Svaneholm Castle

Svaneholm Castle (Swedish: Svaneholms slott) is located on the shore of Lake Svaneholmssjön in Skurup Municipality, Scania, Sweden. It has been used as a filming location including for the TV series Wallander.[1]

Svaneholm Castle
Svaneholms slott
Skurup Municipality
Svaneholm Castle Skurup.jpg
Svaneholm Castle
Rutger Maclean statue.jpg
Statue of Rutger Maclean — "The reformer of Scanian agriculture"
Svaneholm Castle is located in Skåne
Svaneholm Castle
Svaneholm Castle
Coordinates55°30′03″N 13°28′41″E / 55.5008°N 13.4781°E / 55.5008; 13.4781
TypeCastle
Site information
Open to
the public
Yes
Site history
Built1530s

HistoryEdit

During the Middle Ages the residence was called Skurdorp (Skudrup), which was fortified and situated next to the parish church, where remains still can be seen. During the midst of the fifteenth century it was owned by guardsman Henning Meyenstorp (Meinstrup) and through marriage it later came to the possession of the Sparre-family. Approximately 1530 the residence was moved from Skurup to an islet in the Lake Svaneholmssjön, after that it was called Svaneholm. Svaneholm Castle was initially erected in the 1530s[2] by the Danish knight and royal advisor Mourids Jepsen Sparre (1480–1534).[3]

Through inheritance and purchase, in 1611 Svaneholm Castle came to the possession of Prebend Gyllenstierna (1656–1677). At the death of his great-grandson Axel Gyllenstierna in 1705, the castle went to the nephew Axel Julius Coyet (1692–1719) by will, but 1723 his aunt Sofie Gyllenstierna gained half of the properties via trial. Her half was 1751 bought by baron Gustaf Julius Coyet (1717–1782). In 1782 it was inherited by Coyet's nephew, baron Rutger Macklean (1742–1816). Agricultural reforms introduced by Macklean became the law in Scania in 1803 and in the rest of Sweden in 1827. [4][5]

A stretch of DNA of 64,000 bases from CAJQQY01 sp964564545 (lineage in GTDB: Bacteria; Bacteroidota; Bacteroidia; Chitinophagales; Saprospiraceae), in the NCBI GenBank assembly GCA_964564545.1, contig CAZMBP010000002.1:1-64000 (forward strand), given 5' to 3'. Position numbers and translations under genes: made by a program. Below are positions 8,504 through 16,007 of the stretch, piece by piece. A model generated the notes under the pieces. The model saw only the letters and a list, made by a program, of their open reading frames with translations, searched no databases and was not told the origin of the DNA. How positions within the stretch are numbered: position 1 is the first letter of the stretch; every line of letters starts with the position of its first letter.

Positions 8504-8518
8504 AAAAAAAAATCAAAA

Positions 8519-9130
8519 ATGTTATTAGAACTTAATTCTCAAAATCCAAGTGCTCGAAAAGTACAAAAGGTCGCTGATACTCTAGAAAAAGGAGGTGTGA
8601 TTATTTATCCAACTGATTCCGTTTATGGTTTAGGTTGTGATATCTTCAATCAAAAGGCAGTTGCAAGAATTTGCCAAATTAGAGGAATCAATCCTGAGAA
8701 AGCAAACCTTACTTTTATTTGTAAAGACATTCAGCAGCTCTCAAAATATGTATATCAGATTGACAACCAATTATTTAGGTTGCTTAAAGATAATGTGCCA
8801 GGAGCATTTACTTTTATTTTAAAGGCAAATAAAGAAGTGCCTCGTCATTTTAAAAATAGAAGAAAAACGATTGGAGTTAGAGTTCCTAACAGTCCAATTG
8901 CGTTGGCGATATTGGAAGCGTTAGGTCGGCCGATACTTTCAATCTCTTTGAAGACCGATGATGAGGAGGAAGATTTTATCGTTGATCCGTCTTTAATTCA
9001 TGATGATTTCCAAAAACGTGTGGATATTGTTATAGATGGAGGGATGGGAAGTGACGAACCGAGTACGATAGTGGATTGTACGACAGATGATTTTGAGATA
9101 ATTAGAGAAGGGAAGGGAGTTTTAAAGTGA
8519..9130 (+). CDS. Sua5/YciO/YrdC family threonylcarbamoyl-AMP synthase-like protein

At Maclean's death in 1816, Svaneholm Castle was inherited by his nephew Kjell Christoffer Bennet and his three siblings, 1839 it was sold to chamberlain Carl Johan Hallenborg, and belonged to his son and grandchild until 1902 when it was redeemed by count Carl Augustin Ehrensvärd (1854–1934), who was married to Eva Augusta Hallenborg (1864–1947).

TodayEdit

A year after the death of Ehrensvärd in 1934, Svaneholm Castle, the park, the garden, most of the lake and the surrounding forest was purchased by the Svaneholm Castle Cooperative Society (Swedish: Svaneholms slott andelsförening). The castle now houses a museum run by Wemmenhög Hundred's Monuments and Home District Society (Swedish: Wemmenhögs härads fornminnes- och hembygdsförening).[6][7]

ReferencesEdit

  1. ^ "Svaneholm". slottsguiden.info. Retrieved December 1, 2019.
  2. ^ "Nordisk familjebok / Uggleupplagan. 27. Stockholm-Nynäs järnväg - Syrsor" (in Swedish). pp. 831–832. Retrieved 2009-01-03.
  3. ^ "Sparre, Mourids Jepsen". Dansk biografisk Lexikon. Retrieved December 1, 2019.
  4. ^ "Rutger Macklean". Svenskt biografiskt lexikon. Retrieved December 1, 2019.
  5. ^ "Rutger Macklean". svaneholms-slott.se. Archived from the original on August 17, 2009. Retrieved December 1, 2019.
  6. ^ "Svaneholms slotts andelsförening". svaneholm.com. Retrieved December 1, 2019.
  7. ^ "Svaneholms Museum". svaneholm.com. Retrieved December 1, 2019.

External linksEdit

Further readingEdit